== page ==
I’ve done it before. Several times. It’s not been pretty – and I was hoping that having many hands and an expert to share the secrets would be a help. It was. In the first instance even just having someone who knew what they were doing having the same problems as you are is helpful – and it turns out some of it really wasn’t me!
The first difficulty is the setup. So you need a committee boat and everything that goes with the racing. We have a pretty nifty flag stand so it only took us the half hour to find the additional shortened course and individual recall flags. This is despite the fact the same flags are used in the same boat every week. I am sure we have flag pixies.
So then you need to find the idiot ood sheet to identify which is which. But of course this is stuck down the back of the computer in the race office for some reason, and there is only one copy of it, so until it’s found just before launch you are guessing.
Then you have to test the horn. And the radio. And the handheld radio for when the radio in the boat doesn’t work (usually when you have spilt your tea on it).
And then get all your extra kit (pencil, spare pencil, watches, binoculars, dry bag which is already wet inside, whistle and of course not forgetting your horn pressing finger). There are other things as well but we forgot most of them, so well stick to the basics that we actually remembered.
You then need to make sure you are properly dressed – and have a buoyancy aid on. Just because you are ooding doesn’t mean you won’t end up in the water when waving overenthusiastically at a patrol boat when the two radios you tested pack up.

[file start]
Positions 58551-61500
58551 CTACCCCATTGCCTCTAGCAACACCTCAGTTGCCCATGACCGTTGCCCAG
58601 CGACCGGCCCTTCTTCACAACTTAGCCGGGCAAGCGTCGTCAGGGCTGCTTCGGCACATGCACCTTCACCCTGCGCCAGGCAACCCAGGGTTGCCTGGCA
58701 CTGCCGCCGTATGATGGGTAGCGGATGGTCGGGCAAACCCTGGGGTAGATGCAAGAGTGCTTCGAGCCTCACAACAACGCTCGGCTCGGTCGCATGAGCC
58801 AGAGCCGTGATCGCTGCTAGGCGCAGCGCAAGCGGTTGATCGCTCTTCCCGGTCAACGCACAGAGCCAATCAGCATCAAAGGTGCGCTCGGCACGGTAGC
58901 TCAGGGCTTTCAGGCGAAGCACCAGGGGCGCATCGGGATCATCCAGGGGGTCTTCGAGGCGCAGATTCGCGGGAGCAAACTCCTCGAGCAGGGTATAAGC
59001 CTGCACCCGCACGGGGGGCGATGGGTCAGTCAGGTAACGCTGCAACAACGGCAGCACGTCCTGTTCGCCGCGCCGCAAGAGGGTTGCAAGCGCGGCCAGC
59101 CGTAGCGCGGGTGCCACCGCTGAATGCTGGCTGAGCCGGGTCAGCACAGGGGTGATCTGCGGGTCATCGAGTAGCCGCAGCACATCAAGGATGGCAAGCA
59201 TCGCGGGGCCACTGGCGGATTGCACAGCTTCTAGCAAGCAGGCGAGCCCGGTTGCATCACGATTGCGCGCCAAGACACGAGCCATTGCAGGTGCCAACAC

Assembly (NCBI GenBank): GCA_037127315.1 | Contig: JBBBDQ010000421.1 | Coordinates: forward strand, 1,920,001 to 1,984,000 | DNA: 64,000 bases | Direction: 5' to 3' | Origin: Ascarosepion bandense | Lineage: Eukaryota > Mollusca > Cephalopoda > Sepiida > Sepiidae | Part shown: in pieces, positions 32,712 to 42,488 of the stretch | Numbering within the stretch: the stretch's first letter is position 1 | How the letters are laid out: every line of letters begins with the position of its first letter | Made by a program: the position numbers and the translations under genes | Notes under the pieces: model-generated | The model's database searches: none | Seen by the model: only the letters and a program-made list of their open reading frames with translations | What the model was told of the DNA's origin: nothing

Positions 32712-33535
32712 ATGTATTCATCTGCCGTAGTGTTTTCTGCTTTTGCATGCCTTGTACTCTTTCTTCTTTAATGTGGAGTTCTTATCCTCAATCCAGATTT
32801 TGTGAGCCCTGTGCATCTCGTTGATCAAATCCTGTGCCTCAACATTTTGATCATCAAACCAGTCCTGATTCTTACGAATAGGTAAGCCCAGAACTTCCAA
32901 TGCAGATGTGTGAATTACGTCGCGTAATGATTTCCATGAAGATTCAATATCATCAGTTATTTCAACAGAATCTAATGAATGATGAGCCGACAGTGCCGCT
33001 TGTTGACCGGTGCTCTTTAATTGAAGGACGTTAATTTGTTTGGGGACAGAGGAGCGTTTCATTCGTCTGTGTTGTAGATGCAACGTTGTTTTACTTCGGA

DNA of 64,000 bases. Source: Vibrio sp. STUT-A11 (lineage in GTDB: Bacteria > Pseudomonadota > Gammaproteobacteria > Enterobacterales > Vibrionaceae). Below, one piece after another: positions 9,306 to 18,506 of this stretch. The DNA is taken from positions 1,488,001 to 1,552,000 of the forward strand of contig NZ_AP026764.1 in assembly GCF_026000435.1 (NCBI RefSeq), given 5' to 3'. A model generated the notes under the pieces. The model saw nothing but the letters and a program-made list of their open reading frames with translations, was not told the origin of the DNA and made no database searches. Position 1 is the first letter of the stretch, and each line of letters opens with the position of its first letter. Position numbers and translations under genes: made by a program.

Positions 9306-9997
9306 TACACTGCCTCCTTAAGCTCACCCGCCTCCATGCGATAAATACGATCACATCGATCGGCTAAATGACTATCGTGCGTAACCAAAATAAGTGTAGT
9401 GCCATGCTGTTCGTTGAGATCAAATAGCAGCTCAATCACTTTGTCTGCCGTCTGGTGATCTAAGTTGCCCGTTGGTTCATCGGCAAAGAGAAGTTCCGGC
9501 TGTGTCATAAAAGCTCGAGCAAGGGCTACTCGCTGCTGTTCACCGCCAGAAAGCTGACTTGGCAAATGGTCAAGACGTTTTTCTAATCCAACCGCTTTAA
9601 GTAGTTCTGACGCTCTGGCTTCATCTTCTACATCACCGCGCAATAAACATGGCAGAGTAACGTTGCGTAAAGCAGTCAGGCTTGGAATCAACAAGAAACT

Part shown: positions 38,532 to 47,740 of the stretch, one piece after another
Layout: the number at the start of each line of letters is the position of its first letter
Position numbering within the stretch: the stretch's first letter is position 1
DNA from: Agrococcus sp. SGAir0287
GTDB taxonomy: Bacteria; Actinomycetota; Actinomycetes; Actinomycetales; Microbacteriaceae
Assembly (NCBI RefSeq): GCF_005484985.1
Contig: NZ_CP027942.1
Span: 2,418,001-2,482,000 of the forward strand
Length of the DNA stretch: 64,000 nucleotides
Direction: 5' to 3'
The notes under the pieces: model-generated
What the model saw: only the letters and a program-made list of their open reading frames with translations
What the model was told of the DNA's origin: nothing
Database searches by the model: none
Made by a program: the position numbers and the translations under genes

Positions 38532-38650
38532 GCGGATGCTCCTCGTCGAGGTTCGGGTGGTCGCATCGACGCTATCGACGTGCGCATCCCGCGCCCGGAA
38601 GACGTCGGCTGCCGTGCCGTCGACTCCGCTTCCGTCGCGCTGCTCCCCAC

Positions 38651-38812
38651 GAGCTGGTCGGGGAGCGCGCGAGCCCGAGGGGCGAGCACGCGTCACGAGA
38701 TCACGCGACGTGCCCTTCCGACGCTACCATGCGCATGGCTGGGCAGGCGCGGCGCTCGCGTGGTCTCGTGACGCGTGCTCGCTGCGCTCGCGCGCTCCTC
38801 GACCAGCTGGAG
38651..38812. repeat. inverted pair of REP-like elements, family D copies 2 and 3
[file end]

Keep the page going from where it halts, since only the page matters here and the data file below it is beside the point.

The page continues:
So having done all this – we finally got on the water. And now, at no charge I am going to share the secrets of the ood as imparted by the milkman.
The dark arts of the ood
Decide on your course. I always try to stick to triangles or a trapezoid. I struggle with anything much more complicated as a competitor myself, but it turns out some races have specific requirements. This is a great tip – turns out races are meant to be a certain length of time, and sometimes a pre-determined layout – SOOOO never knew this – so this should affect the course. So should the type of boats. This is when it is useful to have remembered the signing in sheet from the clubhouse so you know who is racing in what…
You can then work out where the wind is coming from and get your patrol boat to lay the windward mark. Do this by holding up a flag and seeing how it streams. Note – make sure you aren’t using the racing abandoned flag to do this.
Then attempt the impossible task of using a little gadget to work out where start line goes. No, I don’t know what it’s called, it does degrees and stuff! Having done this, start the impossible task of getting the pin dropped by the patrol boat. Remember that instructions like ‘left a bit, right a bit’ aren’t going to help as they aren’t on the same boat as you. This is also a good time to remind yourself that in good radio protocol you don’t say ‘Over and Out’. Or ‘10-4 good buddy’.
Having decided your course then hold it up on the board and try to make sure that you don’t fall in while attempting to show it to boats as they sail past. Hot tip – while doing this with boats sailing around the committee boat competitors will often shout you a question – if you don’t hear what someone shouts at you from their boat, don’t say yes in a vaguely distracted way. You have almost certainly put your foot in it.
Now the next hot tip is about time. We run on a three minute start. But it’s all about the four minutes. Set the watches for four and all start them together – it reduces the things you do in the actual start sequence and also means you can check that all if the watches are running at the same time in case you accidentally stop one while waving at the patrol boat and have to rely on one of the ‘backup’ watches for times. This has never happened to me. Honest.